The thought of algebra gives you hives. You’d rather discuss any topic but prime numbers. And you bitterly wonder why the GMAT tests your geometry skills. After all, it’s not like you want to be an architect.
Well, the GMAT is what it is: a quantitative predictor of your success in business school that can be evaluated by the admissions committee. You want to get an MBA. The admissions committee wants to know how you will perform in their classroom. And crouching between you and that degree is the giant spider of middle- and high-school math.
You’re not alone. Many other business school candidates share your apprehension. But in order to beat the GMAT, you’ll need to revisit some math skills that haven’t been dusted off in 5 to 10 years.
What are math skills? There are three types, all tied together:
- A bunch of facts you know, such as “2×2=4.”
- A bunch of processes you can perform, such as how to factor 72 into prime numbers.
- An underlying comprehension you have that connects the facts, the processes, and the real world.
To improve your math skills, you need to do several things: 1) Acquire more facts, 2) Learn more processes (these are stored in the brain separately from the facts), and 3) Connect the facts and processes together in the real world – understand those facts and processes.
Sounds so simple in the abstract, right? Here are five strategies to guide you as you hearken back to your junior-high math classes.
Proudly return to basics.
If necessary, return all the way to first grade with your head held high. Math is hierarchical – you can’t multiply if you can’t add. To put it better, you can’t understand multiplication if you don’t understand addition.
So return to basic principles: arithmetic of whole numbers, positives and negatives, simple fractions and decimals, multiplication tables, and square roots. Get the facts, the processes, and the understanding down pat for those early topics, and build on that foundation.
Believe it or not, many GMAT problems assume that you’ve internalized various mathematical facts, and without these facts at your mental fingertips, successfully answering test questions might be more cumbersome than you’d like. Quick, what’s 11 x 11? 9 x 7? The square root of 225? If this sort of question has you scratching your head or reaching for a calculator, you should prepare yourself for a trip back to rebuild the fundamentals, since calculators are NOT allowed on the GMAT!
Similarly, there are many mechanical operations that you should have down pat. What’s 1/2 + 5/6? 0.001 x 5,260? How about x squared raised to the 3rd power? The GMAT is going to assume that you can quickly and seamlessly perform certain operations to solve problems. For most people, it takes a little (or a lot of) practice to get your math “muscles” back. So, if you didn’t like algebra the first time around, now’s your chance to master it again!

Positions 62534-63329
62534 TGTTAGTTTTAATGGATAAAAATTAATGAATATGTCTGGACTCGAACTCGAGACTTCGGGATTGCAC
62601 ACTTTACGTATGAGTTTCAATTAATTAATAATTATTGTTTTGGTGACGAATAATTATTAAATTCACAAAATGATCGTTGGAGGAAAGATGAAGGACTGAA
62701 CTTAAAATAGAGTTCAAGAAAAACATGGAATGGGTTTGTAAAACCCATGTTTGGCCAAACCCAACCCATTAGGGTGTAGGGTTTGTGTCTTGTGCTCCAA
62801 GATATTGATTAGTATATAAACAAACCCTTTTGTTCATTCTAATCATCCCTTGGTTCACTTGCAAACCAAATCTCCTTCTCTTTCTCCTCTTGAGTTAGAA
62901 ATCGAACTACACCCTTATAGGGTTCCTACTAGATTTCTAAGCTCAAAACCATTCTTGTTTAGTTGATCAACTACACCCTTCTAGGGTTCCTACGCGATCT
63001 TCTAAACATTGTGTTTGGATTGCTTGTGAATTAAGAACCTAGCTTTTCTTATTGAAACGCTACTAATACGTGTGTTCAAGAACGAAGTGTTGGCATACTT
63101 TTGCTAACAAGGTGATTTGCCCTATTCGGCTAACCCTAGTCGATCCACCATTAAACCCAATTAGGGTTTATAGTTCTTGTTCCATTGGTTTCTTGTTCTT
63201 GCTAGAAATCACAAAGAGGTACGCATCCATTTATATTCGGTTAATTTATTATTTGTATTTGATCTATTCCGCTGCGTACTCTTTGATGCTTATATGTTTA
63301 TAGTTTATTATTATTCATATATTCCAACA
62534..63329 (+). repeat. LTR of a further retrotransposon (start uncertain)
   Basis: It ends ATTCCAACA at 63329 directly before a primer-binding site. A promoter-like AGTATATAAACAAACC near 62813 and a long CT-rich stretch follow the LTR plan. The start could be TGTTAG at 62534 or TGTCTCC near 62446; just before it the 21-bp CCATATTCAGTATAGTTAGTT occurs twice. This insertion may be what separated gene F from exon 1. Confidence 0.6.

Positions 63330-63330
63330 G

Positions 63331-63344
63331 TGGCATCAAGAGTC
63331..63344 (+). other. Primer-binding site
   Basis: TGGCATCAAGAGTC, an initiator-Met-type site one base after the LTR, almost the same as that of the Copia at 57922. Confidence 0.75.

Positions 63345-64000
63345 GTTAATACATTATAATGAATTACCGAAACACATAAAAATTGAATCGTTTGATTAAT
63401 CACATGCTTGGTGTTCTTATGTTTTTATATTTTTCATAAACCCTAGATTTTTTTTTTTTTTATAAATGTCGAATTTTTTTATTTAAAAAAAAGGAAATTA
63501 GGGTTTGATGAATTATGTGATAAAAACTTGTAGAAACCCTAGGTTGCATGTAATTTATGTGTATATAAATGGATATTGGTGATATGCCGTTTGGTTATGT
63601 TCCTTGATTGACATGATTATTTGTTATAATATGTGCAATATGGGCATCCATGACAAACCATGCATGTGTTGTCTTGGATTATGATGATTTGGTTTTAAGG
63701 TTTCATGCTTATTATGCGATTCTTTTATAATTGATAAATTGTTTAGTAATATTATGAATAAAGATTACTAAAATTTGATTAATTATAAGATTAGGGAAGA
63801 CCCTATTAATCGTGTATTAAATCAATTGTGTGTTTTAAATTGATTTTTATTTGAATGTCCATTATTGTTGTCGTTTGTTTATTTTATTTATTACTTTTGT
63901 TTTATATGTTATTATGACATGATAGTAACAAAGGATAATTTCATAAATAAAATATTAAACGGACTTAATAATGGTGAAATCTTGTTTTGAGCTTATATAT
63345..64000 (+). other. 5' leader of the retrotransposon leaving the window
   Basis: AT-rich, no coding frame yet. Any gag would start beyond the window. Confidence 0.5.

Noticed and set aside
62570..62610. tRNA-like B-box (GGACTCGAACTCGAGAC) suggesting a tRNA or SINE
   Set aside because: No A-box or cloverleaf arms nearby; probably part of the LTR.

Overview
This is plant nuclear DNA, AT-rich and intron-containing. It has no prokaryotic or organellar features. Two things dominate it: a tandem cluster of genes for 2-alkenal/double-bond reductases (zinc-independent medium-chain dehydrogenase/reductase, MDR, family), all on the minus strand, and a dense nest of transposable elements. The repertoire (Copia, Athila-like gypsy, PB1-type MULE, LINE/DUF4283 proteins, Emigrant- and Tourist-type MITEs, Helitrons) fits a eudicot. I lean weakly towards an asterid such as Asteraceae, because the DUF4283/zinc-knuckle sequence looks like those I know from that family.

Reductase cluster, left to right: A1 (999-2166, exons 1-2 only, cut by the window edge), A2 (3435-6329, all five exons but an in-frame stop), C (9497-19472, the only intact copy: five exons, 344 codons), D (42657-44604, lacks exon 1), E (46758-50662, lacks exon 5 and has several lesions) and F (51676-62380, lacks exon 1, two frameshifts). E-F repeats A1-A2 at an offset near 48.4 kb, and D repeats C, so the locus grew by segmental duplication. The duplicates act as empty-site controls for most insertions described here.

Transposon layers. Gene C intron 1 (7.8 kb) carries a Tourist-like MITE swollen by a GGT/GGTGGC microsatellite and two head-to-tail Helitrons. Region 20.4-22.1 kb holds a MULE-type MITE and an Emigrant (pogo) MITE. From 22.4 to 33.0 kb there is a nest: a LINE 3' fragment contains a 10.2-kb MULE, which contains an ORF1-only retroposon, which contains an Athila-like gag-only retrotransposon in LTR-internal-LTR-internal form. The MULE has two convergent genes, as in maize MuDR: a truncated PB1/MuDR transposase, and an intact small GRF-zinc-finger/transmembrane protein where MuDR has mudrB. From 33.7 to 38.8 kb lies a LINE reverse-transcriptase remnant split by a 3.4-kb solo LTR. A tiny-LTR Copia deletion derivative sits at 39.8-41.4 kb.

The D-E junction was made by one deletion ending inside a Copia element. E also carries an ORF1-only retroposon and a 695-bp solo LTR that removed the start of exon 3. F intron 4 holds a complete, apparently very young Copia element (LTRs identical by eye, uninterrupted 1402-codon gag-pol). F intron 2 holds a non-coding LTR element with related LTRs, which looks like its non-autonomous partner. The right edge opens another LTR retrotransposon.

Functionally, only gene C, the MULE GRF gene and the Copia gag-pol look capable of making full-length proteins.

Ask yourself the Polya questions
George Polya, a prominent mathematician, wrote a great little book called How to Solve It, which is all about mathematical problem-solving. (I know you have it on your Amazon wish list.)
Polya recommends that on every problem, you ask yourself these simple, killer questions:
- What are they asking you for? In other words, what is the unknown? Can you give it a name?
- What information have they given you?
- What is the condition that links up the information they’ve given you and the unknown? In other words, how are these things all connected?
- Can you think of a related problem? A simpler problem, maybe?
You’ll be amazed at the progress you can make, once you’ve built the habit of asking these questions every time. And who knows – you may even forget that you “dislike” solving math problems.
Review + Redo every problem
I’ve banged this gong in other contexts, but I’ll bang it again: don’t satisfy yourself with doing a problem once, quickly checking the answer, and moving on. Always choose depth over breadth. Spend the time to create flashcards of entire problems, with solutions on the back. Then deal the flashcards to yourself and redo them yet again. Knowing a few problems in detail – and the mathematical principles underlying them – will help you a ton; knowing many questions “kind-of-sort-of” will be of little use to you.
Master the multiple approaches to a problem
Your problem-solving will be robust and flexible when you have more than one path to the solution. To develop your confidence for a particular problem, don’t rest until you grasp all the possible ways to solve that problem.
For instance, you can solve many number-properties problems either by plugging numbers or by applying rules. Each method has its advantages. The key is to know both methods well – so that they reinforce each other, and so that you can switch between them easily.
Be honest with yourself, but don’t stop believing
Yes, you haven’t yet acquired or mastered all of the skills necessary to do well on GMAT math. But you must believe that you can. Believe that you can change your identity in this respect; believe that you can tear up that “bad at math” label that may have been plaguing you since sixth grade.
You CAN do well on GMAT math, as long as you’re prepared to spend enough time and concentrated energy to build up the basics and dig deeply into problems so that you know them thoroughly. You are indeed smarter than your 14-year old self!